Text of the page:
Business News Digital Legal MegaUpload Timeline Top Stories

One of the MegaUpload accused is in the US, speculation he’s prepared to testify against Dotcom

By | Published on Tuesday 10 February 2015


One of the men facing extradition to the US for his involvement in the running of controversial file-transfer company MegaUpload is now in America voluntarily, leading to speculation he has done a deal with prosecutors there and will agree to testify against his former colleagues if and when the whole matter gets to court.

While most attention has been given to the legal wranglings of MegaUpload’s founder and frontman Kim Dotcom, seven men in total were accused of copyright crimes when the file-transfer platform was forced offline by the American authorities in 2012.

None were in the US at the time. Four, including Dotcom, were in New Zealand, and still are, as American prosecutors go through the unwieldy and time-consuming process of trying to extradite the men to the States to face various copyright and other charges relating to their former business.

The other three were in Europe. One was in Slovakia and one in Germany, where extradition isn’t an option for the Americans. But the third, Andrus Nomm, although Estonian, was in the Netherlands at the time of the MegaUpload raid, and extradition there is possible. As a result, Nomm has been on bail in Rotterdam ever since, waiting as the Dutch extradition system goes through the motions.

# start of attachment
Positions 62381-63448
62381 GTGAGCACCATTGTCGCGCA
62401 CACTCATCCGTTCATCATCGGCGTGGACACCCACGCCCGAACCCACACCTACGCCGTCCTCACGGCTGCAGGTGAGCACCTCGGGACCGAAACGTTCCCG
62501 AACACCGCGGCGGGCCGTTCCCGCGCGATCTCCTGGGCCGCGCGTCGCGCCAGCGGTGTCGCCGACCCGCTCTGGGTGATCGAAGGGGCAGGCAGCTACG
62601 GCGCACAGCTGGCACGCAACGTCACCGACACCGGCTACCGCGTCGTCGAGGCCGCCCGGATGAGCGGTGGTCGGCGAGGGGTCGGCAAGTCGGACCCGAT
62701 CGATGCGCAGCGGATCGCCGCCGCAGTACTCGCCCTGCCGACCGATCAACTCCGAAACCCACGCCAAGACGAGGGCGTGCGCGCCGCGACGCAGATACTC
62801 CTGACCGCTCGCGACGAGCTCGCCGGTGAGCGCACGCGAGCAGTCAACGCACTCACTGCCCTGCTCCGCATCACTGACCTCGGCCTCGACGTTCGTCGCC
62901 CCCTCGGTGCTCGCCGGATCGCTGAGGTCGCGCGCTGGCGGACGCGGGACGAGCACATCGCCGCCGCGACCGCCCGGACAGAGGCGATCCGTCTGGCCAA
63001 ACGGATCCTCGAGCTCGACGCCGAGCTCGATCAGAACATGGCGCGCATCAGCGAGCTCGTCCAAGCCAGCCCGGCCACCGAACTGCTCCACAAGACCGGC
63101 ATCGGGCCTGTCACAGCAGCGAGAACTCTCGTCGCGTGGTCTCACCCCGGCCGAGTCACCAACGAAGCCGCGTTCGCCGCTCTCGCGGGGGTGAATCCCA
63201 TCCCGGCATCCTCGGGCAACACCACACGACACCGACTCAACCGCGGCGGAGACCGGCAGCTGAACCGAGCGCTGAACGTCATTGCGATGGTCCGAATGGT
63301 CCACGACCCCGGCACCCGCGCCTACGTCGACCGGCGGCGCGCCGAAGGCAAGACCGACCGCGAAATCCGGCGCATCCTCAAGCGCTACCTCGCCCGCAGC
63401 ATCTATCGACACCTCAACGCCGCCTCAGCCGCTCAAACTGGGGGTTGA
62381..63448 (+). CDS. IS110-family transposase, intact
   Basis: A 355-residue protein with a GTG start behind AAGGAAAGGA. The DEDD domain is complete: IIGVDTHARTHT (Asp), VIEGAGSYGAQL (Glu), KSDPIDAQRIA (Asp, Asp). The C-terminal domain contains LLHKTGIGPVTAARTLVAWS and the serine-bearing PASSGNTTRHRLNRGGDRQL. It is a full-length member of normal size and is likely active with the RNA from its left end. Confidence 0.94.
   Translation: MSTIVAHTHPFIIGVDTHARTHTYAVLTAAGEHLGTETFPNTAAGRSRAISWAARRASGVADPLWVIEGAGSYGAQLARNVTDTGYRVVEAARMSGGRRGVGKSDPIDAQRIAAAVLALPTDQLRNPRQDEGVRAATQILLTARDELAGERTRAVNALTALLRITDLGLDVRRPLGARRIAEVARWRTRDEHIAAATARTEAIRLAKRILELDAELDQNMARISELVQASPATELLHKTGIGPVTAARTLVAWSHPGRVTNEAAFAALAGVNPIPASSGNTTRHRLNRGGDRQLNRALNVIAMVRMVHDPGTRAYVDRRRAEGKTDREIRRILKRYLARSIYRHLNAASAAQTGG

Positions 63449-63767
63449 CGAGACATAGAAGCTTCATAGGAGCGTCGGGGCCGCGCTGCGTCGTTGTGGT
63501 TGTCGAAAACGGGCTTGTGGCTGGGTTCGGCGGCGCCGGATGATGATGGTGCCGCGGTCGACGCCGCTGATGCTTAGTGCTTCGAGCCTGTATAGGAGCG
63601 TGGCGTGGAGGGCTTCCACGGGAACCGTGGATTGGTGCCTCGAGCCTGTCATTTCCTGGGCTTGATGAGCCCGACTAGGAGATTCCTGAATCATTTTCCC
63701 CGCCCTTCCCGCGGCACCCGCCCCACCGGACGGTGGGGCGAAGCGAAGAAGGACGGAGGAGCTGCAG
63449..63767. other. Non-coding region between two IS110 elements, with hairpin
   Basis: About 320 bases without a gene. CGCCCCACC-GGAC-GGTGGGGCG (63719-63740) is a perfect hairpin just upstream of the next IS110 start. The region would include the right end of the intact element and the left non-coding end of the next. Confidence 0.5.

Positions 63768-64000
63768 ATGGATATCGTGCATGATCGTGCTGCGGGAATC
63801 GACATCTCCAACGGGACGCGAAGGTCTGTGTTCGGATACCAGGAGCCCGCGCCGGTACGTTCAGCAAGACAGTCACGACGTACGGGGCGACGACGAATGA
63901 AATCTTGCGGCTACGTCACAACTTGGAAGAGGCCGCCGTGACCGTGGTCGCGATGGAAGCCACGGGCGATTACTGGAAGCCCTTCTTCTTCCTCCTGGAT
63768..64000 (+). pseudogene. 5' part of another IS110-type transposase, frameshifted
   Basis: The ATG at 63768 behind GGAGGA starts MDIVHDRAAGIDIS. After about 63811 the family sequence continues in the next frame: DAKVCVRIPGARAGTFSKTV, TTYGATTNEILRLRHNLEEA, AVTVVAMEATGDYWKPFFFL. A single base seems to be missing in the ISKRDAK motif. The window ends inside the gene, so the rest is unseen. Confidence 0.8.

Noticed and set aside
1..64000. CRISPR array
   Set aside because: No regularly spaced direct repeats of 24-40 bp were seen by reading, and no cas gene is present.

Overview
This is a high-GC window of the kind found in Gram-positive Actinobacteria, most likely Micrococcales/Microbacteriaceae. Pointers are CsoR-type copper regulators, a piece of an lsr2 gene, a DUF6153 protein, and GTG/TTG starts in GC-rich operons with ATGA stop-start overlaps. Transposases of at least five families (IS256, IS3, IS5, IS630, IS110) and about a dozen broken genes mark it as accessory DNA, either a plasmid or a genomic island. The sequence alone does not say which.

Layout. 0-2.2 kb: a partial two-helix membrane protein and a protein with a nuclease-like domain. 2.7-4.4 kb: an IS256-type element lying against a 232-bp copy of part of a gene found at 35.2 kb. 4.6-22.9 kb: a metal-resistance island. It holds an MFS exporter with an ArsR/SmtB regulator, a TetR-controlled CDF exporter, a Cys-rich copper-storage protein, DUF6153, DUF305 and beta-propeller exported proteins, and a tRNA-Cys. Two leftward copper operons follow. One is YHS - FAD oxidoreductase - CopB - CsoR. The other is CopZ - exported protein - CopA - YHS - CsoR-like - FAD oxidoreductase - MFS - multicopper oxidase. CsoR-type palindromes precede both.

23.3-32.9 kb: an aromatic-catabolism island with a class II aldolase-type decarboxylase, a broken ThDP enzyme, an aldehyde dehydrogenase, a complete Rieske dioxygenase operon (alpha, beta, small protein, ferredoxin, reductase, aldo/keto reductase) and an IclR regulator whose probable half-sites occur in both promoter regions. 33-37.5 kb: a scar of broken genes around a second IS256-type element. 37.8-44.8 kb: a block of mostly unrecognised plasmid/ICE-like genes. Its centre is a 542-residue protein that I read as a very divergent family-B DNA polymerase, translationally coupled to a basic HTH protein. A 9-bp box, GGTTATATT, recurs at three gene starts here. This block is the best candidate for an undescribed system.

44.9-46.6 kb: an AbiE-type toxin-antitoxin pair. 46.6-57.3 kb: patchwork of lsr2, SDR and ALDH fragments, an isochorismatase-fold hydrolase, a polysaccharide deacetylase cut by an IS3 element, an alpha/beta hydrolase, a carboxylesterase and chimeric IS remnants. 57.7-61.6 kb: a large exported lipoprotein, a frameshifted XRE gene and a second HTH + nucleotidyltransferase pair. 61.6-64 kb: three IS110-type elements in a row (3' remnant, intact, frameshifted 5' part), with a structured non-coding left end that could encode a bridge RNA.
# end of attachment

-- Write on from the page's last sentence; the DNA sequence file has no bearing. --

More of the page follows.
But now Nomm is in America, where he has been arrested and seemingly questioned by the authorities. It’s not entirely clear why he chose to travel to the US, though it seems likely that he did so having made a deal with American prosecutors that may see him testify against the other MegaUpload founders in return for a less harsh treatment over his involvement in the allegedly copyright infringing business, which was mainly as a programmer anyway.

Dotcom’s American lawyer Ira Rothken admitted to the media yesterday that Nomm’s arrival in the US was a surprise, adding that he was currently trying to find out if the former Mega exec was actually in custody as we speak.

Rothken conceded that it was likely Nomm had made a deal with US investigators, adding that this wasn’t especially surprising given he knew Dotcom’s former colleague was running out of funds, had found it hard to find work following the MegaUpload shutdown, and was, after all, on bail in a foreign country.

According to the New Zealand Herald, Rothken said: “Given [Nomm] didn’t have any more resources, it was expected the US would take advantage. This is to be expected where the US Department Of Justice, in an experimental case, is trying to get folks scared and to testify in certain ways”.

American prosecutors have been keen to find people who worked within MegaUpload to testify against Dotcom and his fellow former management team, and – if they do have Nomm on board – that would be quite a coup, especially if the US can ever get the other defendants into the States to pursue the criminal case against them (in the case of Dotcom, there’s still plenty of extradition hurdles to jump first).

Though Rothken is nevertheless adamant that a Nomm testimony wouldn’t alter his client’s chances of acquittal if it ever gets that far. “If these folks testify truthfully it would be of no benefit to the US”, he said yesterday.